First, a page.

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      The Wall to Lumen Ratio of the Radial Artery in Patients with Raynaud’s Phenomenon

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          Abstract

          The pathophysiology of Raynaud’s phenomenon (RP) remains an enigma. Whatever theories proposed, the final event leading to the clinical symptoms is the occlusion of digital vessels. However, the possibility that the upstream large arterial vessels contribute to vasopasm has never been investigated. We used a high resolution echo-tracking device to calculate lumen diameter, wall thickness, and circumferential wall stress upstream the digital arteries, i.e. at the site of the radial artery. Fifteen control women, 15 age-matched women with primary RP (PRP) and 15 women presenting with a secondary RP due to systemic sclerosis (SSc) were included in the study. All vasodilating agents were discontinued 72 h before the study session, which was conducted in a room with a stable ambient temperature of 22°C Radial artery internal diameter, intima-media wall thickness, and mean arterial pressure were measured simultaneously. Internal diameter of patients with RP was significantly decreased (p& < 0.001 vs. controls) whereas intima-media wall thickness and mean arterial pressure were closely similar in the three groups, resulting in an increase in the wall to lumen ratio. Thus, circumferential wall stress was significantly smaller (p& < 0.05 vs. controls) in patients with RP. In conclusion, this study demonstrates that in patients with RP, wall to lumen ratio is increased and circumferential wall stress is reduced at the level of the radial artery. It is suggested that the geometrical and mechanical changes of this artery may favor the downstream occlusive phenomena observed in patients with PRP and SSc.

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          Author and article information

          Journal
          JVR
          J Vasc Res
          10.1159/issn.1018-1172
          Journal of Vascular Research
          S. Karger AG
          1018-1172
          1423-0135
          1997
          1997
          24 September 2008
          : 34
          : 4
          : 298-305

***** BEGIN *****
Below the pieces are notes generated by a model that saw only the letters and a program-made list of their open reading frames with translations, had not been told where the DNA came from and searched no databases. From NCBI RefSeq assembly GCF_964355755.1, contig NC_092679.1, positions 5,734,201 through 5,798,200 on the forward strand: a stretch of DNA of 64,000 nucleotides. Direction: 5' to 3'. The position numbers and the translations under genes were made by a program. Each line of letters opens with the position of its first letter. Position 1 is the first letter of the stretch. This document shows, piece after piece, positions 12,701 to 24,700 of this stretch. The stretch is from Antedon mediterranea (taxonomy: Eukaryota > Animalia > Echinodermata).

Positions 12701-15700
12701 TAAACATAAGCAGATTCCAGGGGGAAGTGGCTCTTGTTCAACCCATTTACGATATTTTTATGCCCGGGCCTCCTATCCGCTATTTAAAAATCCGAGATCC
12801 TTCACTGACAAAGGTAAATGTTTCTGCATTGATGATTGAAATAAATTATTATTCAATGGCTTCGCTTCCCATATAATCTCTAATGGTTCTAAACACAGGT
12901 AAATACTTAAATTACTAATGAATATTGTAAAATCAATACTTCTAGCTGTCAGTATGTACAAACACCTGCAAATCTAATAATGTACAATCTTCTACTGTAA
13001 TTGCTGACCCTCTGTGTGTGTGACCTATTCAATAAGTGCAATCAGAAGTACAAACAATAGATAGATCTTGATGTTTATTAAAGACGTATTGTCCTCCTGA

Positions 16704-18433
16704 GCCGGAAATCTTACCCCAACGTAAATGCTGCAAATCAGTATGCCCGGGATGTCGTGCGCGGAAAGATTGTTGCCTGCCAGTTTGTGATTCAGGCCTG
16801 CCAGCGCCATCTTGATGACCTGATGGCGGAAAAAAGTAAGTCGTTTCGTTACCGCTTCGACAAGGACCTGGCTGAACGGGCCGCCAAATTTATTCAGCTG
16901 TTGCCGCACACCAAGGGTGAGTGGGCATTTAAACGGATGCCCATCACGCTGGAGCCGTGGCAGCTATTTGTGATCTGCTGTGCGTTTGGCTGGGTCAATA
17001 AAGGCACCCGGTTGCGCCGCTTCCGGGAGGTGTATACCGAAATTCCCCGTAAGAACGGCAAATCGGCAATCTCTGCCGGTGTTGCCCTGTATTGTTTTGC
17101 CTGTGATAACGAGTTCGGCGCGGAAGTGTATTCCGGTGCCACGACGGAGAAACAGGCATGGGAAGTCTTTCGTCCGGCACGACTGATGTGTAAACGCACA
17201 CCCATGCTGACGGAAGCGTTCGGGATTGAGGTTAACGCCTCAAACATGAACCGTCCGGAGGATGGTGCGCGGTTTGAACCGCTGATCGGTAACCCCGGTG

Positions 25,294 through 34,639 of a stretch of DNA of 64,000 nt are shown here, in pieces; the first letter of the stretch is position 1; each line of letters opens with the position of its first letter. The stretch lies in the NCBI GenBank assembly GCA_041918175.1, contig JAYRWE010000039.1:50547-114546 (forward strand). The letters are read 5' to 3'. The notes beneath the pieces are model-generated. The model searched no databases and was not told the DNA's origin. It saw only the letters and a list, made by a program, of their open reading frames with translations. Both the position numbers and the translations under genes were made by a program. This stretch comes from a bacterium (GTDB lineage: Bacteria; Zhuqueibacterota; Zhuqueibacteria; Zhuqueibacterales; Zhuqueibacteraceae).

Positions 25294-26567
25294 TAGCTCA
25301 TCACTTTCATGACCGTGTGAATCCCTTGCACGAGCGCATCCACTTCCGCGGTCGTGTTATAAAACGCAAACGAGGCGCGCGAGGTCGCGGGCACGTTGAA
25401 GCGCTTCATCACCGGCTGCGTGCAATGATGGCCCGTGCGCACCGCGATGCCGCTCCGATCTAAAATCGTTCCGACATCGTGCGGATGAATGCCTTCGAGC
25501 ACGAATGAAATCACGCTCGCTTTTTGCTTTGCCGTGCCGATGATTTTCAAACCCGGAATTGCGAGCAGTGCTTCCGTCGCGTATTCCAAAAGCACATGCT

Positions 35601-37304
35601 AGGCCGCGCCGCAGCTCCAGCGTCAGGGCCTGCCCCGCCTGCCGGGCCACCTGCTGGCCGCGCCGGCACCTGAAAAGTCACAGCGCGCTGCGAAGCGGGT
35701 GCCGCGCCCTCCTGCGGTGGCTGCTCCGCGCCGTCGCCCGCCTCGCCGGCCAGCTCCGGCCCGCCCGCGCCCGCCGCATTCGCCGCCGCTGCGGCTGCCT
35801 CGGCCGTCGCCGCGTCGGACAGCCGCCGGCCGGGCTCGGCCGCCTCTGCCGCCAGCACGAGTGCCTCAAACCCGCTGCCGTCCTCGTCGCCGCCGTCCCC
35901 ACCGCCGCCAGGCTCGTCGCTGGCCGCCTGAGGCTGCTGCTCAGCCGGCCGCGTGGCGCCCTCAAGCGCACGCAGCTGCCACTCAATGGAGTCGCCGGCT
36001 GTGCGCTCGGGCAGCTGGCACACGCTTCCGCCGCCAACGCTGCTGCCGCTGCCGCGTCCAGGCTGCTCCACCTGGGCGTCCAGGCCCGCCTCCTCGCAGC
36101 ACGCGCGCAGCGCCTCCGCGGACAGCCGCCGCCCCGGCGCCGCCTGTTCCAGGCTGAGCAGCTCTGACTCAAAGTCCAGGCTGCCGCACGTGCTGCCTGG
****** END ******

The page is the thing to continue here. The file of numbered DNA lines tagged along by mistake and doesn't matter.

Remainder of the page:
Affiliations
          Departments of aInternal Medicine, and bPharmacology, Broussais Hospital, cDepartment of Vascular Medicine, St Joseph Hospital and dINSERM U337, Paris, France
          Article
          159237 J Vasc Res 1997;34:298–305
          10.1159/000159237
          9256090
          © 1997 S. Karger AG, Basel

          Copyright: All rights reserved. No part of this publication may be translated into other languages, reproduced or utilized in any form or by any means, electronic or mechanical, including photocopying, recording, microcopying, or by any information storage and retrieval system, without permission in writing from the publisher. Drug Dosage: The authors and the publisher have exerted every effort to ensure that drug selection and dosage set forth in this text are in accord with current recommendations and practice at the time of publication. However, in view of ongoing research, changes in government regulations, and the constant flow of information relating to drug therapy and drug reactions, the reader is urged to check the package insert for each drug for any changes in indications and dosage and for added warnings and precautions. This is particularly important when the recommended agent is a new and/or infrequently employed drug. Disclaimer: The statements, opinions and data contained in this publication are solely those of the individual authors and contributors and not of the publishers and the editor(s). The appearance of advertisements or/and product references in the publication is not a warranty, endorsement, or approval of the products or services advertised or of their effectiveness, quality or safety. The publisher and the editor(s) disclaim responsibility for any injury to persons or property resulting from any ideas, methods, instructions or products referred to in the content or advertisements.

          Page count
          Pages: 8
          Categories
          Research Paper

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